Estate of Prior Operators Sued for Chemical Recovery Costs Under CERCLA

A complaint was filed on Monday in the Northern District of California by plaintiff San Mateo Investment Co. (SMIC) against defendants The Estate of Robert Masciola, Martin Franchises Inc., Eaton Corporation PLC, Miu Chiang Jue, Clemen Jue, Mabel Wong, and Does 1-10. The complaint alleges that the defendants are liable for recovery costs under the Comprehensive Environmental Response, Compensation, and Liability Act (CERCLA) due to their role as operators at the plaintiff’s property.

The complaint recounted that from 1960 to 1977, defendant Masciola operated a dry-cleaning establishment at a property owned by the plaintiff in San Mateo, California. After 1977, the dry-cleaning establishment took different ownership until 1988. The establishment was a franchise of the larger Martin Franchise. Specific guidelines were given by Martin Franchises regarding “the dry-cleaning process and use and handling of perchloroethylene (PCE), a hazardous substance and the primary ingredient used in dry cleaning equipment.”

The San Mateo County Health Department Environmental Health Services Groundwater Protection program contacted the new owner of the property in 2016 to inform them that PCE had been detected near the property. Previous owners of the property were also notified and their participation in environmental investigation and cleanup activities was requested.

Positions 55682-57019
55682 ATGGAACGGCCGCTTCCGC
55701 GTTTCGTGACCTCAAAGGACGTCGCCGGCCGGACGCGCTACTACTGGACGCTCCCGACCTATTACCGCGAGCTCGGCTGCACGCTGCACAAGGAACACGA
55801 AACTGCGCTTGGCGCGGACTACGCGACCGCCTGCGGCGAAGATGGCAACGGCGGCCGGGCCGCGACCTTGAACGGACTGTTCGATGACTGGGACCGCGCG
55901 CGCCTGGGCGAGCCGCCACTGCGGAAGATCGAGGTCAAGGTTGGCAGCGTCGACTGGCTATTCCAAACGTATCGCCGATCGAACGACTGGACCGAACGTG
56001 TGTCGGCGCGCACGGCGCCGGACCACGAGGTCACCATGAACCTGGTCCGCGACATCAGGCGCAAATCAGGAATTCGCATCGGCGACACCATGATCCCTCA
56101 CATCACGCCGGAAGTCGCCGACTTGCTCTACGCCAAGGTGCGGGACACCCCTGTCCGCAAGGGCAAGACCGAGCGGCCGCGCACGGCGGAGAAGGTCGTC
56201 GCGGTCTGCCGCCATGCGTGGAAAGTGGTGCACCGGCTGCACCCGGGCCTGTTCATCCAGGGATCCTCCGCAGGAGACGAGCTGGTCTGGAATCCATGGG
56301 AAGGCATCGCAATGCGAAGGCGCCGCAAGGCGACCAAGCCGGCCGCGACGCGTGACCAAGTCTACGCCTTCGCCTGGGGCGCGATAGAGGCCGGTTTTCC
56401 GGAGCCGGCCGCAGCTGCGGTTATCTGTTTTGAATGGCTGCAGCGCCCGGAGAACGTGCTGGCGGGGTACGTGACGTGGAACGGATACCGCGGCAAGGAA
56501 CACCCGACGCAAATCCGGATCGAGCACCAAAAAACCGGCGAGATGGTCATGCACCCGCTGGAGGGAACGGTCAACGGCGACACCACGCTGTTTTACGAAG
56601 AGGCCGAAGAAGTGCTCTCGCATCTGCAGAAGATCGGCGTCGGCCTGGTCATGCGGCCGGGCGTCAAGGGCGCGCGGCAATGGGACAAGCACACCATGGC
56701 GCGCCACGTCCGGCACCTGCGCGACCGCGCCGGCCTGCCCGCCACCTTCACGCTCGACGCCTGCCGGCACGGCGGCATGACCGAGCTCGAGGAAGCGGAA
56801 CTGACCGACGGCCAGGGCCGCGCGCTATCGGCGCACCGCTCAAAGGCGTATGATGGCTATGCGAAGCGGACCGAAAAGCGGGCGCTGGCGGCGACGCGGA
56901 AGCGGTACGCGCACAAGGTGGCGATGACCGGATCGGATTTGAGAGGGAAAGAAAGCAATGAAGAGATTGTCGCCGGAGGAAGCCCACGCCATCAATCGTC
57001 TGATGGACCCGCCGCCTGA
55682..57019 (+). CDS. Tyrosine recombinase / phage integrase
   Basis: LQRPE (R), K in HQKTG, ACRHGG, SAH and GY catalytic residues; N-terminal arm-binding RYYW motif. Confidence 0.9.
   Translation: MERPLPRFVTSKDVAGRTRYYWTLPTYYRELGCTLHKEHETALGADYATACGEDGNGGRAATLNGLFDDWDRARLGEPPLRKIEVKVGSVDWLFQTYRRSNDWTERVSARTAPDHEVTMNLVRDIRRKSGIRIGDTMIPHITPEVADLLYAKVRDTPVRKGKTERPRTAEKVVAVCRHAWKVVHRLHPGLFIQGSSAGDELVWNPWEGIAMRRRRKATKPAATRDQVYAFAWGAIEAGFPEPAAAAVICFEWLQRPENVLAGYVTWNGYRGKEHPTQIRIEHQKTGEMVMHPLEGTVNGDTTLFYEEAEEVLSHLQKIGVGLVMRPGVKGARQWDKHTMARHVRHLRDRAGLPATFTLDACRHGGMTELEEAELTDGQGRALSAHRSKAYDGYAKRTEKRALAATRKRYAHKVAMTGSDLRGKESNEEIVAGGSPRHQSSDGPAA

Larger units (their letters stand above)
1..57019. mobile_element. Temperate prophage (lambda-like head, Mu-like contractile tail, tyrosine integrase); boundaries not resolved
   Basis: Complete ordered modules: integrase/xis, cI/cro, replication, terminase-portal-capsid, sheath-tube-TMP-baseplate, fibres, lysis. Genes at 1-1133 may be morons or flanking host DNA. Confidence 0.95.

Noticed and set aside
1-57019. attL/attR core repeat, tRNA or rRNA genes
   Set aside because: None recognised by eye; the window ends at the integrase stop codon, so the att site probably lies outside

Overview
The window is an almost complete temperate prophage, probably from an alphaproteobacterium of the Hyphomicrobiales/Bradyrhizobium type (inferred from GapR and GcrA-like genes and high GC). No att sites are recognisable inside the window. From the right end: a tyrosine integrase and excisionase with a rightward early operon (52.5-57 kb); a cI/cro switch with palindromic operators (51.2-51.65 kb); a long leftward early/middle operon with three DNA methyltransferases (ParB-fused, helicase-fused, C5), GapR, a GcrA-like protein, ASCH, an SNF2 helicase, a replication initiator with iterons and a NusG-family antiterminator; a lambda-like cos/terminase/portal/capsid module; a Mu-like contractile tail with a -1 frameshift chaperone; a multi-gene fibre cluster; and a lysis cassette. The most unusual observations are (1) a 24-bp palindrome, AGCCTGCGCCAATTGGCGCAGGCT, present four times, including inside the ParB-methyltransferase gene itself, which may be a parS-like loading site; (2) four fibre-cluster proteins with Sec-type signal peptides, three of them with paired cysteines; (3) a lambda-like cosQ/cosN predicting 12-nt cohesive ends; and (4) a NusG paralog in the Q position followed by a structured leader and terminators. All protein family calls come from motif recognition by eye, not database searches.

The plaintiff explains that they conducted environmental investigations at the property without any contribution from the defendants. The investigations determined that PCE and its degradation products were present in the soil beneath the property. The complaint asserts that “the presence of PCE is a result of, inter alia, sudden and accidental leaks and spills from dry cleaning equipment that at times was owned and operated” by the defendants.

SMIC has incurred all the costs of performing investigations into the property and explains that further testing and cleanup activities may be required. They are seeking cost recovery from the defendants as CERCLA requires that “any person who at the time of disposal of any hazardous substance owned or operated any facility at which such hazardous substances were disposed of” to provide the necessary costs of correction. Since each of the defendants was an operator of the facility, the plaintiff argues that they are liable for response costs under CERCLA.

The plaintiff is seeking declaratory relief, cost recovery, litigation fees, and any other relief deemed just by the Court.

SMIC is represented by Edgcomb Law Group, LLP.